David Frost dies aged 74

The broadcaster suffered a suspected heart attack, his family announced.

David Frost has died aged 74, his family have announced. 

The broadcaster will be remembered for his satirical show That Was The Week That Was, part of the 1960s "satire boom", as well as for his revealing interviews with former US president Richard Nixon. The prime minister David Cameron tweeted: "My heart goes out to David Frost's family. He could be - and certainly was with me - both a friend and a fearsome interviewer."

He is survived by his second wife, Carina Fitzalan-Howard, and three children. A family statement said: "His family are devastated and ask for privacy at this difficult time. A family funeral will be held in the near future and details of a memorial service will be announced in due course."

David Frost. Photo: Getty
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What did Jeremy Corbyn really say about Bin Laden?

He's been critiqued for calling Bin Laden's death a "tragedy". But what did Jeremy Corbyn really say?

Jeremy Corbyn is under fire for describing Bin Laden’s death as a “tragedy” in the Sun, but what did the Labour leadership frontrunner really say?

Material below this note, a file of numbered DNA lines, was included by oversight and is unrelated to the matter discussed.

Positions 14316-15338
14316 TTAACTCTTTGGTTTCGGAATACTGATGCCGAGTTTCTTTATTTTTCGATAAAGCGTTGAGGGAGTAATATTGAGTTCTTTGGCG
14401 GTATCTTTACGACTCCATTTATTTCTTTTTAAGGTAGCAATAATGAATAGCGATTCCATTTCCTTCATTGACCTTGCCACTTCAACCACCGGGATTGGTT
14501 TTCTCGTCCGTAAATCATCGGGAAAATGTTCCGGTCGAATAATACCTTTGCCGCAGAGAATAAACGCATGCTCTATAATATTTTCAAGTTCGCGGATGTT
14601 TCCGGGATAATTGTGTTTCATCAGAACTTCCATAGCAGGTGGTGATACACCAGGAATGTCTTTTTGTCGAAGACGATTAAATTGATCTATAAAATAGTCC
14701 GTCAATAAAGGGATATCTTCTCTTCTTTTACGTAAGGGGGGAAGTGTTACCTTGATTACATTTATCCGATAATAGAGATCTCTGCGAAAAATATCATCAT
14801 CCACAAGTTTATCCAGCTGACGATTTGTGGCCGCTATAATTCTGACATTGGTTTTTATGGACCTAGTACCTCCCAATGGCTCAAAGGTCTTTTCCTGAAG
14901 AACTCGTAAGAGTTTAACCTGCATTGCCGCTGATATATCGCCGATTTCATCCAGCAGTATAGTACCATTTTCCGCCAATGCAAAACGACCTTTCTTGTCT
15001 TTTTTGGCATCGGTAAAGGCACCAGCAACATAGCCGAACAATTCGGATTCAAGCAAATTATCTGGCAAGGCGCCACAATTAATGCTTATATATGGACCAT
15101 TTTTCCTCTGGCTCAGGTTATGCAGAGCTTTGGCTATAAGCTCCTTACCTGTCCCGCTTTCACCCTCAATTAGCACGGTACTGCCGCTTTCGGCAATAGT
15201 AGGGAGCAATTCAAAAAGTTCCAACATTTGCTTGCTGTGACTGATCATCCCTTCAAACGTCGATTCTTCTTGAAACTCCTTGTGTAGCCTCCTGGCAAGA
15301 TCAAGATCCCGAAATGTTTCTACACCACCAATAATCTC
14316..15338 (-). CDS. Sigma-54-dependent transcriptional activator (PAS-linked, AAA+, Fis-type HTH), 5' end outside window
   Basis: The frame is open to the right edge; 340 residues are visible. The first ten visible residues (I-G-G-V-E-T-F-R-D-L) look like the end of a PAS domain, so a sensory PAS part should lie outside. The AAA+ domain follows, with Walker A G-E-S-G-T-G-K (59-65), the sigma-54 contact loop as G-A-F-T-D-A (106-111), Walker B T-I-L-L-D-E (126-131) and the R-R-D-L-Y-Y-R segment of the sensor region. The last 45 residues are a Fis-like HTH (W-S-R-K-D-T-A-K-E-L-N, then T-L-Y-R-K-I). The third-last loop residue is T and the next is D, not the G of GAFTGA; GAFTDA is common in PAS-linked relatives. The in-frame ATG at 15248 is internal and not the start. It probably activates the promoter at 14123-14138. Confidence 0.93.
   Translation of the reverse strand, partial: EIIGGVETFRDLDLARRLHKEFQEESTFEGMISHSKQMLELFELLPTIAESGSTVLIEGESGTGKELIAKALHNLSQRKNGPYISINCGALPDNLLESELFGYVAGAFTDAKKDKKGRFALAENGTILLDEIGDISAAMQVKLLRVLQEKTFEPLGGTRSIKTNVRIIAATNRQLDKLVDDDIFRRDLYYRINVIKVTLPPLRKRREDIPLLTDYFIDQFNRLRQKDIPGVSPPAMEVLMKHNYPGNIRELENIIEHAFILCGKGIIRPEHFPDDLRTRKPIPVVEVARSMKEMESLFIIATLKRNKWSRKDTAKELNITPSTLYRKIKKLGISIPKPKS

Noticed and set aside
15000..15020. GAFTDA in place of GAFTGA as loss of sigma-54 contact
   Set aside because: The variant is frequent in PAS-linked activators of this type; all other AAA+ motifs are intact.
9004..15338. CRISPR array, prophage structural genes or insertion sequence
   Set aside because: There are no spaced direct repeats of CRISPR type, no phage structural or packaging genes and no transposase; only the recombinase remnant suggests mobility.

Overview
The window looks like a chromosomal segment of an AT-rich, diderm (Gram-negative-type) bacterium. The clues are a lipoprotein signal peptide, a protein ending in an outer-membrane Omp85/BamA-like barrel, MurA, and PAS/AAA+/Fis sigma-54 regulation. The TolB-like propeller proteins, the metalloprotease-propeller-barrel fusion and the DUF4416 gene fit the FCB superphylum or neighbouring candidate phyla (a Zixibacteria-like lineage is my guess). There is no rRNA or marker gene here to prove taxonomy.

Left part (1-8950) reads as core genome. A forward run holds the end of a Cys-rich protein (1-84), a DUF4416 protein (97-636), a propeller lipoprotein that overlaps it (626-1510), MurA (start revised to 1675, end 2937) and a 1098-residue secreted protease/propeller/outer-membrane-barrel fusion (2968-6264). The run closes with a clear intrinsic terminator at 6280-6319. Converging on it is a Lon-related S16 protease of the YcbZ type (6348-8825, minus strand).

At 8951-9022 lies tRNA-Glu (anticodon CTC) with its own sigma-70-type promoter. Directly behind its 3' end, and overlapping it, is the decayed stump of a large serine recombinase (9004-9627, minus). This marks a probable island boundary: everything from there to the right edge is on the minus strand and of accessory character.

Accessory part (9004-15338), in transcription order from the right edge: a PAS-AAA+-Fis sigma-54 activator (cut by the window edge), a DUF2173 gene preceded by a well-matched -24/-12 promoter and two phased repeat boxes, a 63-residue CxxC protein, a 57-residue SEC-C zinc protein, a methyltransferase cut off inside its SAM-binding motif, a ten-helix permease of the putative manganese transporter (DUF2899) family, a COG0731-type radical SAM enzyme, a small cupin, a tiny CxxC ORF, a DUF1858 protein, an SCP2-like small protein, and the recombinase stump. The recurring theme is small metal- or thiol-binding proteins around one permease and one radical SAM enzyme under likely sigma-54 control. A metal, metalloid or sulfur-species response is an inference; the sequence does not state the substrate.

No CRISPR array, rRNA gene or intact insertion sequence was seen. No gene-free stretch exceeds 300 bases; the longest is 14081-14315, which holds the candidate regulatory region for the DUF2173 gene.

In remarks made to Press TV, the state-backed Iranian broadcaster, the Islington North MP said:

“This was an assassination attempt, and is yet another tragedy, upon a tragedy, upon a tragedy. The World Trade Center was a tragedy, the attack on Afghanistan was a tragedy, the war in Iraq was a tragedy. Tens of thousands of people have died.”

He also added that it was his preference that Osama Bin Laden be put on trial, a view shared by, among other people, Barack Obama and Boris Johnson.

Although Andy Burnham, one of Corbyn’s rivals for the leadership, will later today claim that “there is everything to play for” in the contest, with “tens of thousands still to vote”, the row is unlikely to harm Corbyn’s chances of becoming Labour leader. 

Stephen Bush is editor of the Staggers, the New Statesman’s political blog.